electrostatic forces
image credit:

Is Trump’s Lead Significant?

Snapshot of polling results among Republican voters over the past three months [click to embiggen]
Snapshot of polling results among Republican voters over the past three months [click to embiggen]
At the moment, The Donald leads nationally among Republicans, with 29.8% favorability. Roughly 30% of polled Republicans currently favor Trump over the rest of the Republican Field of Clowns. People argue that 30 percent is not terribly impressive. Are they right?

You have to interpret more carefully than that. Roughly 30% of polled Republicans prefer Trump over the others. That last bit is important: that many other Clowns are vying for the prize matters in the interpretation of Trump’s 29.8 percent.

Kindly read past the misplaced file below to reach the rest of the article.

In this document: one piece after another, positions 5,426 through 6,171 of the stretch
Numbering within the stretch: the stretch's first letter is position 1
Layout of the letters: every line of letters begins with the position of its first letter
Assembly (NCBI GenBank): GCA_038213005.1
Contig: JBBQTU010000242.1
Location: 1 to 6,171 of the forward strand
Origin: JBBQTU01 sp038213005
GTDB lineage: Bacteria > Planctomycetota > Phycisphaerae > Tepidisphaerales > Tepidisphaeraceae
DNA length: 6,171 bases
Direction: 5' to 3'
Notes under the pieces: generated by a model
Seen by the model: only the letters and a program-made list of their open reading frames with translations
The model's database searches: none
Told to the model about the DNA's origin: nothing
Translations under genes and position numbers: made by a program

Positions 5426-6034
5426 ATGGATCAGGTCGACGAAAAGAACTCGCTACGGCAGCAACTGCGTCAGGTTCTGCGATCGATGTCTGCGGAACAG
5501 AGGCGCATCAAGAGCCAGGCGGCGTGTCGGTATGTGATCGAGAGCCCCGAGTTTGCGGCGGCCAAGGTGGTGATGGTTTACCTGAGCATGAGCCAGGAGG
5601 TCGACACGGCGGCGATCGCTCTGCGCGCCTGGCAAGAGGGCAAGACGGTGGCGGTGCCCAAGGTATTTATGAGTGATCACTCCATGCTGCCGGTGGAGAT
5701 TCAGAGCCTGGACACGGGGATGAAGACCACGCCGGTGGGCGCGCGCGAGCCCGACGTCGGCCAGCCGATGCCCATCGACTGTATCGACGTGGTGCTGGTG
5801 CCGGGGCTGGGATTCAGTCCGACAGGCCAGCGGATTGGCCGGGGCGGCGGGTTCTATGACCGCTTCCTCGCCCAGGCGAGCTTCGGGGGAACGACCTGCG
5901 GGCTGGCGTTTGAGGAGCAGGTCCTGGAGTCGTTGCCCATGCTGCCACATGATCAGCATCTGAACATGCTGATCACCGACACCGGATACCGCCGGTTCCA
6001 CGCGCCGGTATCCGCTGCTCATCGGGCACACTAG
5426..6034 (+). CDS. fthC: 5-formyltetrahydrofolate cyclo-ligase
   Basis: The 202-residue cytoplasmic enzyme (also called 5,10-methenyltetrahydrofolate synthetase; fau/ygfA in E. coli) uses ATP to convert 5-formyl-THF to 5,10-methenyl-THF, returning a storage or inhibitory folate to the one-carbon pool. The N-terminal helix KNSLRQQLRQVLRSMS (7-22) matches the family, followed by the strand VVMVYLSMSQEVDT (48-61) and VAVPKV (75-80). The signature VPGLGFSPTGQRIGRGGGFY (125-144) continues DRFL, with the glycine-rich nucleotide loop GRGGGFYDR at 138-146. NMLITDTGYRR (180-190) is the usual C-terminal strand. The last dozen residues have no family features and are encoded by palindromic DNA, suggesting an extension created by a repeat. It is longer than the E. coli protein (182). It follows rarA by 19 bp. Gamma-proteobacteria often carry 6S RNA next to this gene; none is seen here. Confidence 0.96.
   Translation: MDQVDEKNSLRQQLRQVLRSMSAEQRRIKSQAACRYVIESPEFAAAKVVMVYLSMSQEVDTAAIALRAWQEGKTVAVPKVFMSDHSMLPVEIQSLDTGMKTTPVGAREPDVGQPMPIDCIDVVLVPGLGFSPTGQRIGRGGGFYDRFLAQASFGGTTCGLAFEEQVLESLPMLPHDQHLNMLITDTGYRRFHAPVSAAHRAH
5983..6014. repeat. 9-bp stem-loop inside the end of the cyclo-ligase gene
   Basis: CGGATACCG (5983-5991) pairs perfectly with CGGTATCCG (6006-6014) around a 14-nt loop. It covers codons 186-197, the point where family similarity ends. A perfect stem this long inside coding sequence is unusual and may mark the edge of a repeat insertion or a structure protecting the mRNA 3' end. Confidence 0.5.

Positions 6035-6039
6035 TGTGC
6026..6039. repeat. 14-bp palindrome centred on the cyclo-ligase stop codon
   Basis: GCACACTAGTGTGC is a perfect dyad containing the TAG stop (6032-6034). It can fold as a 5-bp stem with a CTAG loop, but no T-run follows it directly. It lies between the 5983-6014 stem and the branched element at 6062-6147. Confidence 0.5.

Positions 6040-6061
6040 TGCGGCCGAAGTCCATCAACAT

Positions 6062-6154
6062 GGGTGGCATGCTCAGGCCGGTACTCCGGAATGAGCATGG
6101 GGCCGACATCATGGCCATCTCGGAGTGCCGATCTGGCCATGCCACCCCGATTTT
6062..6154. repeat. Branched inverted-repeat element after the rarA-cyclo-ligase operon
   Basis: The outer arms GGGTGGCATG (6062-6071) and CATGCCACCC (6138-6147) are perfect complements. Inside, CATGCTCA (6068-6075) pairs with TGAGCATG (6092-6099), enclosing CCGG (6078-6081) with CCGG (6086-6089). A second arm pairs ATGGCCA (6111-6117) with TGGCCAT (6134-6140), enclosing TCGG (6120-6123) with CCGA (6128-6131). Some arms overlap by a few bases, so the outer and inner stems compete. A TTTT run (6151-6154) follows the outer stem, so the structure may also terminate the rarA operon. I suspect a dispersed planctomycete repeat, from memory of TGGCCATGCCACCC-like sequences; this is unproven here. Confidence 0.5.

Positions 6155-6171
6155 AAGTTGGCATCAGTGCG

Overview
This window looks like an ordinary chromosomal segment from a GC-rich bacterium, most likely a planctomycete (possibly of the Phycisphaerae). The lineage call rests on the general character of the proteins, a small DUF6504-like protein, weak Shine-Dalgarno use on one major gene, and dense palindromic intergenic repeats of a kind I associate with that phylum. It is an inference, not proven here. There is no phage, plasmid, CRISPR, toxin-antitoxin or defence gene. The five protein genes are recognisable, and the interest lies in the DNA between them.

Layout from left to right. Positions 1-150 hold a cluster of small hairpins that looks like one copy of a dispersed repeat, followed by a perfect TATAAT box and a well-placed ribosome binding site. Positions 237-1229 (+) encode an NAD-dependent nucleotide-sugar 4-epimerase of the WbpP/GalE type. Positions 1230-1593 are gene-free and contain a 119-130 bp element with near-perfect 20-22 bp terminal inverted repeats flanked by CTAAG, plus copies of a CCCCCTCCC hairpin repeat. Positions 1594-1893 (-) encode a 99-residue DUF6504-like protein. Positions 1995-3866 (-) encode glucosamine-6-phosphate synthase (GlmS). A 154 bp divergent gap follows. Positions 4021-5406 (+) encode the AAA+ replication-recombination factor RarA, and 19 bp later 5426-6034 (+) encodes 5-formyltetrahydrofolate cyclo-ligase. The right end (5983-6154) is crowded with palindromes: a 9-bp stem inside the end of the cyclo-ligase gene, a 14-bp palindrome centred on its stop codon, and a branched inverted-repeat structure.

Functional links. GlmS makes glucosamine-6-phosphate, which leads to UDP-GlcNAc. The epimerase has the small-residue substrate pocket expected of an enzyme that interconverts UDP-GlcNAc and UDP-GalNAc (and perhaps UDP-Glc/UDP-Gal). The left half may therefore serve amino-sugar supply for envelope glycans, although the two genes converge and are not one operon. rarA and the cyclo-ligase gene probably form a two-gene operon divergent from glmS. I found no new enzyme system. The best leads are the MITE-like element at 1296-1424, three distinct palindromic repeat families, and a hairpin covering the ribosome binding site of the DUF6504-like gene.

Since there are fifteen Clowns in this poll, an even distribution of favorability would be 6.7% per Clown. So Trump’s 29.8% is a pretty big outlier. How big? The mean of this favorability distribution is $\mu = 6.1$%, pretty close to the 6.7% expectation. The standard deviation of this distribution of Clown favorability ratings is $\sigma = 7.4$%. Trump’s $p = 29.8$% therefore is a $\Delta = \dfrac{\left|p\, – \mu\right|}{\sigma} = 3.2$-sigma outlier, which is statistically significant. What this means is that the chance of that being just a statistical fluke (i.e., the likelihood that a random choice from among a Gaussian distribution with $\mu = 6.1$% and $\sigma = 7.4$% would land you at 29.8% or higher) is $1 – \mathrm{erf} \left(\dfrac{\Delta}{\sqrt{2}}\right) = 0.0014 = 0.14$ percent.